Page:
Change their name

A tiny minority trying to hoodwink the media

The Jewish Council of Australia is not, as their website would have you believe, an expert body founded "in response to the rise in racism and antisemitism in Australia".

The People's Front of Judea in Monty Python's The Life of Brian. Photo: Screenshot
The People's Front of Judea in Monty Python's The Life of Brian. Photo: Screenshot

There is a famous scene in the classic Monty Python film The Life of Brian in which a Jewish, anti-Roman group called “The People’s Front of Judea” split off from another group, “The Judean People’s Front.”

The joke about three different Jewish groups, all with subtly different names has now come to pass with life imitating art with the newly created and Orwellian-named “Jewish Council of Australia” (JCA – not to be confused with NSW’s Jewish Communal Appeal) sounding an awful lot like the the Executive Council of Australian Jewry (ECAJ).

The difference is the ECAJ is the democratically elected roof body of the Australian Jewish community – comprising the state roof bodies of our community, hundreds of constituent and affiliate organisations, all made up of real Jewish members of our community.

The Jewish Council of Australia is not, as their website would have you believe, an expert body founded “in response to the rise in racism and antisemitism in Australia” as they have barely said boo on antisemitism.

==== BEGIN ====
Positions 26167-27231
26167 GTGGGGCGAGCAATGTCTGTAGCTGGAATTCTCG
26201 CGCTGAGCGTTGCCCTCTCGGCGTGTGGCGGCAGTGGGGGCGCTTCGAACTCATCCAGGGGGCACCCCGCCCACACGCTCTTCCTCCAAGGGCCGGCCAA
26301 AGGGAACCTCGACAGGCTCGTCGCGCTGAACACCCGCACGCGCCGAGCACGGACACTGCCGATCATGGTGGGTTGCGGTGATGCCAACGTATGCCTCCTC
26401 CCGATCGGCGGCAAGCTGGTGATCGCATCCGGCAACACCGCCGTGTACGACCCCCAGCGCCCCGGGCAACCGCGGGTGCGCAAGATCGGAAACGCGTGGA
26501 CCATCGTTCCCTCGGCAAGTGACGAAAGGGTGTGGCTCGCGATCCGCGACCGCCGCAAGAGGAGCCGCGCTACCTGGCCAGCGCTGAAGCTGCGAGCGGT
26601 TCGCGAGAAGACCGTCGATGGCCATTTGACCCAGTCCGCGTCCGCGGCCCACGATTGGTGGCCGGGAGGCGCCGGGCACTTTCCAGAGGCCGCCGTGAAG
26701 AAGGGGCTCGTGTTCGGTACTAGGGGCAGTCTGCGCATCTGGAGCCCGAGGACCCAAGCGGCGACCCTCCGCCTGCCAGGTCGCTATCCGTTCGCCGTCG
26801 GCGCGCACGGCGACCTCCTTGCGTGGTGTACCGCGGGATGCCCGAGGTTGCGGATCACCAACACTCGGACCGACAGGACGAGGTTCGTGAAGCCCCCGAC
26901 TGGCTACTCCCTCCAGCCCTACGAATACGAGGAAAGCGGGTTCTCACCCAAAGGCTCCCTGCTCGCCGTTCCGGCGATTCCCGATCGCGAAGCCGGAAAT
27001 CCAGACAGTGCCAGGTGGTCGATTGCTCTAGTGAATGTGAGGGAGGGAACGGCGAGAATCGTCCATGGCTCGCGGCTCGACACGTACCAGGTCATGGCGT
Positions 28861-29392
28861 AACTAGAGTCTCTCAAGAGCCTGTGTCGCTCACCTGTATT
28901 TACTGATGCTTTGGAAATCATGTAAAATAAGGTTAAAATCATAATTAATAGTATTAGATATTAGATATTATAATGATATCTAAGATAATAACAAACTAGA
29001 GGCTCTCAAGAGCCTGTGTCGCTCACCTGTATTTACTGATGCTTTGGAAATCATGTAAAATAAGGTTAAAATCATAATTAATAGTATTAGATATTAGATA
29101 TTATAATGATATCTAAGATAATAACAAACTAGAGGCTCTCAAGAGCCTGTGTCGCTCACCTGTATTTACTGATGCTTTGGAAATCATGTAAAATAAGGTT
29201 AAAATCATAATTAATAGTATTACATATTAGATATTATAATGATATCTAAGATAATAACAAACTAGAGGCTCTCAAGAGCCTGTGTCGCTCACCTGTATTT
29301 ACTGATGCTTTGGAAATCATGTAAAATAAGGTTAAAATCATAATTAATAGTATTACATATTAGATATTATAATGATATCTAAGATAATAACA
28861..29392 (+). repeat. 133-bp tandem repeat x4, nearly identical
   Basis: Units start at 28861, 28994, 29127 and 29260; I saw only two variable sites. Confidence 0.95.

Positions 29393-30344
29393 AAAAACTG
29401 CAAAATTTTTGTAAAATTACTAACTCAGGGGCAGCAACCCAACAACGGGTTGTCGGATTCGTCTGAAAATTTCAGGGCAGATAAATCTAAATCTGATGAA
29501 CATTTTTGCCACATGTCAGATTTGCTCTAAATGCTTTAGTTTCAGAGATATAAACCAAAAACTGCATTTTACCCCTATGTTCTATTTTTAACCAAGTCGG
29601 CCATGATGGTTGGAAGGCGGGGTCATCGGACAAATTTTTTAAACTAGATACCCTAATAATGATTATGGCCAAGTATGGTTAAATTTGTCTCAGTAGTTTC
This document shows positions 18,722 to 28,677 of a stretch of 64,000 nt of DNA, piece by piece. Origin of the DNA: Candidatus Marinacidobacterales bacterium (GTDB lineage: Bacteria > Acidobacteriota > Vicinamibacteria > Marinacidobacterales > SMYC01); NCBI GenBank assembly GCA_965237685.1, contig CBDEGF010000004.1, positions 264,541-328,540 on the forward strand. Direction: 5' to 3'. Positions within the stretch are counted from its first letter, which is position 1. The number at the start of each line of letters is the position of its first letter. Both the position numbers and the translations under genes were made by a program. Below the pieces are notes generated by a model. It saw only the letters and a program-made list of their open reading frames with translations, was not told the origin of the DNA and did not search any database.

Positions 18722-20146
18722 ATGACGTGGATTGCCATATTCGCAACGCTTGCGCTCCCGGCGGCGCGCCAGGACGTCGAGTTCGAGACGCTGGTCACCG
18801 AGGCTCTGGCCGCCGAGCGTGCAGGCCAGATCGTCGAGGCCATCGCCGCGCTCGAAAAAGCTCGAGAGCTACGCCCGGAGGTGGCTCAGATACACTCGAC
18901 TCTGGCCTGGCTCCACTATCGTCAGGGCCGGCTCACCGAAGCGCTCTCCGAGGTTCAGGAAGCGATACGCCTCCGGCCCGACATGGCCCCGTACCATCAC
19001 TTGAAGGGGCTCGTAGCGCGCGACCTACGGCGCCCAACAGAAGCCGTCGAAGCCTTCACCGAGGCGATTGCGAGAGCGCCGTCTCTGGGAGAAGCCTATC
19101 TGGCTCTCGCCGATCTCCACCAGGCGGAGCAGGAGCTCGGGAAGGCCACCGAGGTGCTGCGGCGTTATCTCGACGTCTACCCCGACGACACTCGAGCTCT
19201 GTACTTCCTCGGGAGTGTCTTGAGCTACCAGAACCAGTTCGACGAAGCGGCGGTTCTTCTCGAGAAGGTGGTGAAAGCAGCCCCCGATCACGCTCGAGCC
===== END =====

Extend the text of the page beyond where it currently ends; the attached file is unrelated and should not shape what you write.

In fact their inaugural announcement wasn’t about antisemitism at all, but an opinion piece, published in The Age, “As Jews, we don’t accept that criticism of Israel’s government is antisemitic.” Strictly not in keeping with their raison d’être.

As a former MP, I criticised the Israeli government on many occasions, including Prime Minister Netanyahu’s pandering to his ultra-Orthodox coalition partners relegating non-Orthodox Judaism to a lesser class; the corruption that helped Malka Leifer evade extradition for nearly a decade; strongly supporting a two-state solution and criticising settlement expansion in the West Bank (excluding Jerusalem).

The moment this war is over, I hope Netanyahu’s far-right coalition collapses and a new unity government can be formed without his or his far-right toxic coalition influence. He should stand trial for corruption, and be held to account for the division he has sowed in Israeli society and the catastrophic security failures that occurred on his watch.

But back to the problem at home with the Jewish Council of Australia, and the fact they seem to be living in a parallel universe. In their article, they portray our community organisations, who they label “pro-Israel lobby groups”, as engaging in a “conflation of Jews and Israel” and that “any criticism of Israel is seen as an attack on all Jews” and “is by default deemed antisemitic”.

If this body had been founded to deal with said issues, one would have expected them to have commented on two significant examples of antisemitism in Australia that have occurred this month; NSW Greens MP Jenny Leong’s vile comments claiming the “Jewish Lobby” in Australia uses its “tentacles” to “influence power”.